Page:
It is a little realized fact – even with some experienced gardeners – that most trees will benefit from feeding. This is particularly the case with smaller ornamental and fruit orchard trees than with the large indigenous trees of parkland areas. Many trees grow well most of the time and rarely show recognizable problems associated with lack of feeding.
However, in a garden situation, things are different. For a start we normally remove most of a tree’s natural food resource – the fallen leaves! Added to that, the tree is almost always planted in an alien environment, with little thought given to its needs relating to feeding – and watering. The deep roots dive far enough into the soil to find the reserves that keep them looking reasonable for most of the time.
You may have noticed the first signs of lack of nutrients in the early summer, with the leaves not looking quite as good as they were in the spring; or as a decline in fruit production later in the year; or even as a poor autumn foliage colouring.
Those trees which are grown for food purposes – fruit trees and nuts certainly need additional fertilizer rather than that which they find for themselves. In fact, feeding of such trees will almost certainly result in extra yield of fruit, but more importantly, a better quality of fruit that eats and stores well.
All can be affected by lack of food. This is normal to a certain extent for all plants look brighter when first starting to grow after the long winter of dormancy. You will probably be agreeably surprised to see the improvement in your trees if you give them the basic feeds that they need – as you would with other plants!
Early spring is by far the best time – even earlier than you start to feed other plants. With trees, the feed takes longer to get where it is needed (in the growth areas. It has further to travel within the tree system, and also before it gets to the feeding roots. The tree will start its uptake of food from the soil long before the leaves and flower buds start to shoot.
Another good time for tree feeding, is in early autumn – just as the leaves start to turn colour. It will take a while for the feed to be absorbed into the tree, so too late to start new growth, but will be stored by the tree ready for a good start in the spring. This late feed is particularly good with fruiting trees. They will have depleted the available food in the ground, during a long growing season in which flowers, setting fruit and maturing of fruit will be carried out.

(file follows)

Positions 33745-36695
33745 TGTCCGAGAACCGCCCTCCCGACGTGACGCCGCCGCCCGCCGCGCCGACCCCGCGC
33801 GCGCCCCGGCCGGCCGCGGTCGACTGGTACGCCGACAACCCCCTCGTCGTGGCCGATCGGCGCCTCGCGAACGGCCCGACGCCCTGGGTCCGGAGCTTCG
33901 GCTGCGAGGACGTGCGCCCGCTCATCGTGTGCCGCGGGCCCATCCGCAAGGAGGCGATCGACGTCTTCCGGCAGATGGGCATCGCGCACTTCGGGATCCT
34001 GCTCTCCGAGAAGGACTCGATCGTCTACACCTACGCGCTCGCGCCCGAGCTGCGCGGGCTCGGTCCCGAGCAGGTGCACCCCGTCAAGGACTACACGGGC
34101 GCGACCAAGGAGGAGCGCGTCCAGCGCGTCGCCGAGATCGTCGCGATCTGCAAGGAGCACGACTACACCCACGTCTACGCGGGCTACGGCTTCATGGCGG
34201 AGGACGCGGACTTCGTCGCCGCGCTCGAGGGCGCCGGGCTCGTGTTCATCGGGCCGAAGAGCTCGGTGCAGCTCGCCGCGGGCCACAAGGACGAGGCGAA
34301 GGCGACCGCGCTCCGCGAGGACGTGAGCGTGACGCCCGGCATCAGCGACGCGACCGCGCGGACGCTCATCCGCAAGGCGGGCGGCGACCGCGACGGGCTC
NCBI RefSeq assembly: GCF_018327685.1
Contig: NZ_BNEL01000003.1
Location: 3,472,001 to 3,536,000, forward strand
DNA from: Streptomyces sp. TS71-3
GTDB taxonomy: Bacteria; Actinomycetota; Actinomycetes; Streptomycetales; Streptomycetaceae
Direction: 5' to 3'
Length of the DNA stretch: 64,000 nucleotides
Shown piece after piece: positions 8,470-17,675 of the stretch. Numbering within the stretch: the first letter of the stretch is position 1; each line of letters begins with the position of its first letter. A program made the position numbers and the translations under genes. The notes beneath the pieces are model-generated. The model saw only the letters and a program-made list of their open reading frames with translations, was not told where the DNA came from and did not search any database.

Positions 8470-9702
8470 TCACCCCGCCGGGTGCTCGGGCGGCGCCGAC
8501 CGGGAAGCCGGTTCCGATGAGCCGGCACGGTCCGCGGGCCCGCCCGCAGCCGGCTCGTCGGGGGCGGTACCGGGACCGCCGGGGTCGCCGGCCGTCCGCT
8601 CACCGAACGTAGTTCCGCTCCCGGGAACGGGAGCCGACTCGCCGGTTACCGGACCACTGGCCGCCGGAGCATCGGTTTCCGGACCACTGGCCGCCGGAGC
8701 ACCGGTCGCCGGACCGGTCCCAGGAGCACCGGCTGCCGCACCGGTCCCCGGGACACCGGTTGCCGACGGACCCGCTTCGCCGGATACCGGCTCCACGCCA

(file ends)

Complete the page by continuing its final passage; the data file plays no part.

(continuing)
Tree roots extend out to the edge of the branch and foliage canopy and beyond. This is where most of the feeding roots are, though there will be feeding roots in all areas under the canopy. Feeding root – not the thick anchorage roots – are generally near the surface of the soil, where the topsoil is normally most fertile.
However, they also feed lower down in the soil – collecting the soluble fertilizers which have leached down without being taken up by other smaller plants.
With most ornamental garden or fruit trees, is will be sufficient to surface apply fertilizer and water well or allow the ground water to turn the fertilizer into a soluble state and thereby be soaked into the soil.
Tree feeding fertilizer plugs are available – with slow release chemical formula which will ensure that the feed stays in the feeding are longer, and is also released gradually throughout the growing season. These plugs are normally inserted into the ground, by way of a hole made with a crowbar or similar. Better to apply them at the perimeter of the root zone so as not to damage any of the large roots – which can then lead to other long term problems for the tree.
Liquid fertilizer can also be used as a short term fix, by pouring the feed into such holes. Do NOT use neat liquid feed. Make sure it is diluted according to instructions on the label.
Either organic or synthetic feeds will be suitable, bearing in mind the organic fertilizers take longer to break down into the chemical needed by the tree – and all plants.
The most important element for tree feeding is Nitrogen. There is normally enough phosphate in most garden soils. It will be easier to find compound fertilizers that have all three main feeding element – Nitrogen; Phosphate and Potassium. These will suffice unless you are going to carry out an extensive soil test, which is not very easy to test the soil down at root zone level!
Many trees get incidental feeding from lawn feed applications – in the spring at least. Do NOT apply a combined Weed and Feed mixture near trees. Though a lawn feed without added weed or moss chemicals will be suitable for sprinkle-feeding and watering-in. They are high Nitrogen, and well suited for tree feeding.
A good general guide is to double the dose normally applied for lawns, when using this type of feed for tree feeding. The same applies to general Growmore-type feeds.
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